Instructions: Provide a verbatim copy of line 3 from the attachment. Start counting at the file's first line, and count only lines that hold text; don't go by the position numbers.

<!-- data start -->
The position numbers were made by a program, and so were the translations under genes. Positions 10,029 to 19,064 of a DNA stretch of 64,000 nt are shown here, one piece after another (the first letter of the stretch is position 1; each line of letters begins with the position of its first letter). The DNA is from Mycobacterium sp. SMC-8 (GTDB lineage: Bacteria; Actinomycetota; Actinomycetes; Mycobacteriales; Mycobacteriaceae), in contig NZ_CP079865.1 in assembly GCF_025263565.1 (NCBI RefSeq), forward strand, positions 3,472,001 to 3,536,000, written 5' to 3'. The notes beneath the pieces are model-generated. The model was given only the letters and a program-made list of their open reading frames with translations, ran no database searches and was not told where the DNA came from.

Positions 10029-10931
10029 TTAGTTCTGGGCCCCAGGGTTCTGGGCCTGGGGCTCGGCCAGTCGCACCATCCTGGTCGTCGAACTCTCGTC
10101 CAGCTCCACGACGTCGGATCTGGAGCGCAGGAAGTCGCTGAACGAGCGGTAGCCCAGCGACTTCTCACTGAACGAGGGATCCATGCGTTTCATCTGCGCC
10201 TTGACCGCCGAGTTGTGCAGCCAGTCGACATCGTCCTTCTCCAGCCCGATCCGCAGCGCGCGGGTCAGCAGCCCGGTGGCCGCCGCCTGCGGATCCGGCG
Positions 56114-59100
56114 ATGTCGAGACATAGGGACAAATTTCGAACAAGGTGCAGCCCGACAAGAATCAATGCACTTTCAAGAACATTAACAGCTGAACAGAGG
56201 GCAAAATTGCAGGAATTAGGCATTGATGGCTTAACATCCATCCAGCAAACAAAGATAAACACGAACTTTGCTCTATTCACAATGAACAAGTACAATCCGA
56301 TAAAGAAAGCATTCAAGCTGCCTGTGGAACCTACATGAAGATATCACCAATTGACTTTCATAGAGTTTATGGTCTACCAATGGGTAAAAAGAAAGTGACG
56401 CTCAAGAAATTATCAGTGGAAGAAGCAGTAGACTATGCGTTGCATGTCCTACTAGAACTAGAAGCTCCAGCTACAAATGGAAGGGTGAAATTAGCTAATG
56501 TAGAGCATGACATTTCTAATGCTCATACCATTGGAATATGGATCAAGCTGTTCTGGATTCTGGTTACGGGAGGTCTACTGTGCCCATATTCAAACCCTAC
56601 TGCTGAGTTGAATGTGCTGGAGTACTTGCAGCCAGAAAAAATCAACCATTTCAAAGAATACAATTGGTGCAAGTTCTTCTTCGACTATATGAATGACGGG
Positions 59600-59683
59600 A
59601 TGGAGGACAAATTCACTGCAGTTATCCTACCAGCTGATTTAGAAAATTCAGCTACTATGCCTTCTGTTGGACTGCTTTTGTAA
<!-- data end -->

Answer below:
10029 TTAGTTCTGGGCCCCAGGGTTCTGGGCCTGGGGCTCGGCCAGTCGCACCATCCTGGTCGTCGAACTCTCGTC